I had a great time organizing and learning from LifeCampTO at Linux Caffe on January 31, 2009. We started at 10:30 AM, and the conversations continued until around 2 PM. Sixteen people attended, and we had tremendous fun.
I brought along some markers and a pad of paper. Each participant had a piece of paper with a number on it, and they wrote down their e-mail address, what they wanted help with, and what they could offer help with. People then stood up and introduced themselves. As each person talked about what he or she wanted help with, people who could help them raised their pieces of paper up, and the person introducing himself or herself wrote those numbers down. As each person talked about what they could help with, other people who wanted help raised their pieces of paper, and then wrote the corresponding number down. I collected all (well, almost all – one participant is missing!) the papers afterwards, and I promised to e-mail everyone the appropriate introductions.
During the introductions, a few general-interest topics emerged: productivity, entrepreneurship, and networking. We decided to have a few big 20-minute conversations around each of those topics instead of breaking up into lots of little conversations. Here are my notes from those conversations:
- Study Hacks – good tips for academic and non-academic success; check out practices for focus
- Control your environment to avoid distractions
- Change your environment if you need to. You may find it hard to work at the kitchen table because you associate that with eating, for example.
- Break tasks down into smaller, more doable things.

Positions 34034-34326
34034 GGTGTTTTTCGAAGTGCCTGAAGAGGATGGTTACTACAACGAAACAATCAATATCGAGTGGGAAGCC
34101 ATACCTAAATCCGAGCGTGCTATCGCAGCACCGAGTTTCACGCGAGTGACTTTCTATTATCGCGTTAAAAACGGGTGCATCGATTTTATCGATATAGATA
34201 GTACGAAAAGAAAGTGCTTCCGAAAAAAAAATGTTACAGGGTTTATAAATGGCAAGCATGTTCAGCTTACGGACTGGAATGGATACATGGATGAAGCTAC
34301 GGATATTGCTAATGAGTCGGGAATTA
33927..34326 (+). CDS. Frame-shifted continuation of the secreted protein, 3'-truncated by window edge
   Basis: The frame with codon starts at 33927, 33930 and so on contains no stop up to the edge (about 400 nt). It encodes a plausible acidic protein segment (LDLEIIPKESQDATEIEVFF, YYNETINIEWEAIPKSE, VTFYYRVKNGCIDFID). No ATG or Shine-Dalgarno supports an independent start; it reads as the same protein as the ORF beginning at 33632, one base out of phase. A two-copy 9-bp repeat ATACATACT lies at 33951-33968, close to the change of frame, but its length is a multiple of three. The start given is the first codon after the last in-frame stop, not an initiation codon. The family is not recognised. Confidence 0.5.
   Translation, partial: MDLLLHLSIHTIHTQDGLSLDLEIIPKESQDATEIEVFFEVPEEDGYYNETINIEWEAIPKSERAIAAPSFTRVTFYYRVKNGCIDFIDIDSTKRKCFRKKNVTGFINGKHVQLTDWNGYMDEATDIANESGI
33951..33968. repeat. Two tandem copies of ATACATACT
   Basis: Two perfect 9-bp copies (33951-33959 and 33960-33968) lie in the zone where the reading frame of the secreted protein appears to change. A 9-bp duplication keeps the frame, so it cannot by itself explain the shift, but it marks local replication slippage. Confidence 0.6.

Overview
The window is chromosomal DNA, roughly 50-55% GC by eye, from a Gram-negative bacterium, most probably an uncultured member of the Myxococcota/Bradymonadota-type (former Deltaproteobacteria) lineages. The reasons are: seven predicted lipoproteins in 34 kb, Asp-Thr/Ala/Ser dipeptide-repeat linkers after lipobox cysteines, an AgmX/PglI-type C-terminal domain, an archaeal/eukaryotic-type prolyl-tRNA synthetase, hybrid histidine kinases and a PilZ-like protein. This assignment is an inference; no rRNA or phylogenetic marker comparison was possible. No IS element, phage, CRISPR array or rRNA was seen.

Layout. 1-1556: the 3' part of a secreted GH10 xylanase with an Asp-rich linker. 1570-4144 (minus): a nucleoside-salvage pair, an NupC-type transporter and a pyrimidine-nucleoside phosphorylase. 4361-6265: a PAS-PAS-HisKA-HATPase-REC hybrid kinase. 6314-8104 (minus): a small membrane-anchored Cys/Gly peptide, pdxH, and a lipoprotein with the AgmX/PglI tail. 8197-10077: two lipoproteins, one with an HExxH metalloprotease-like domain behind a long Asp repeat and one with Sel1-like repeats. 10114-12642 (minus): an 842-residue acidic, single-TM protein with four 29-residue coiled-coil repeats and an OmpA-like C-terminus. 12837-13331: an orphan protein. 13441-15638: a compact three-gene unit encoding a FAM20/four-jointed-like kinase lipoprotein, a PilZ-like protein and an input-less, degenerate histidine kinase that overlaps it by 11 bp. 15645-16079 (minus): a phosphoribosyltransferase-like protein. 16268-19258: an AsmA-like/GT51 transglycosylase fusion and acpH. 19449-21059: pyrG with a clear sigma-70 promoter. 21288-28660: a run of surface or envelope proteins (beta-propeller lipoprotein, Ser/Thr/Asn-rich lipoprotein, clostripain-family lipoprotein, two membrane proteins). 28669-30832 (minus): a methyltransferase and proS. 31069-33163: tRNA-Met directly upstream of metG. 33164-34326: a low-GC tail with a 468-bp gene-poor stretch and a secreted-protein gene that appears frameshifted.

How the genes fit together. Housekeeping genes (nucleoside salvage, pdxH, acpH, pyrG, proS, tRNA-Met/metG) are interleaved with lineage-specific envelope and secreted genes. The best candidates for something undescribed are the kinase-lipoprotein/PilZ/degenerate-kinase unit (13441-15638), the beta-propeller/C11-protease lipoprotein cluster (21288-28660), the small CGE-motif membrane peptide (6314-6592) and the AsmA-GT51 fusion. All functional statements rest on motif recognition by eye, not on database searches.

- Structured procrastination
- Flylady – good tips for household chores, also breaking tasks down into 15-minute chunks
- Meditation – breathing is good
- Taking care of things helps you relax and be creative
- Doing manual stuff (washing dishes, etc.) can be a form of meditation as well
- Sometimes doing opposite kinds of activities (ex: away from computer) can help spark creativity
- Anything can become a meditation
- Nature walks are nice, too
- Block out time to do things
- Try sharing your goals online. Take advantage of peer pressure, and tap your community
- Julia Cameron – The Artist’s Way, morning pages
- Routines are helpful
- RescueTime provides good analysis of where your time goes
- Block time – find an extension that blocks your Internet surfing of time-wasting sites, and get a friend to set the password
- Make a list of three tasks that would lead to significant progress, and focus on those
- Parkinson’s Law – work expands to fit available time, so shorten the time you have. Give yourself early deadlines.
- Pareto’s Principle – 80% value comes from 20%. Find the important few.
- Examine areas of your life and figure out your priorities
- Basecamp – a number of people swear by it. Other tools: Remember the Milk, Google Tasks, OmniFocus
- Inbox Zero – good approach to e-mail. See also Trusted Trio: follow up, archive, or hold
- Figuring out what you want to do with your life: Covey approach (vision, projects), GTD approach (get on top of little things so you can free yourself to be creative; little things define you)
- See also The Joy of Not Working, perhaps?
- Services portals, PayPal – international business
- Business plan, self-employed benefits – Tania Samsonova can help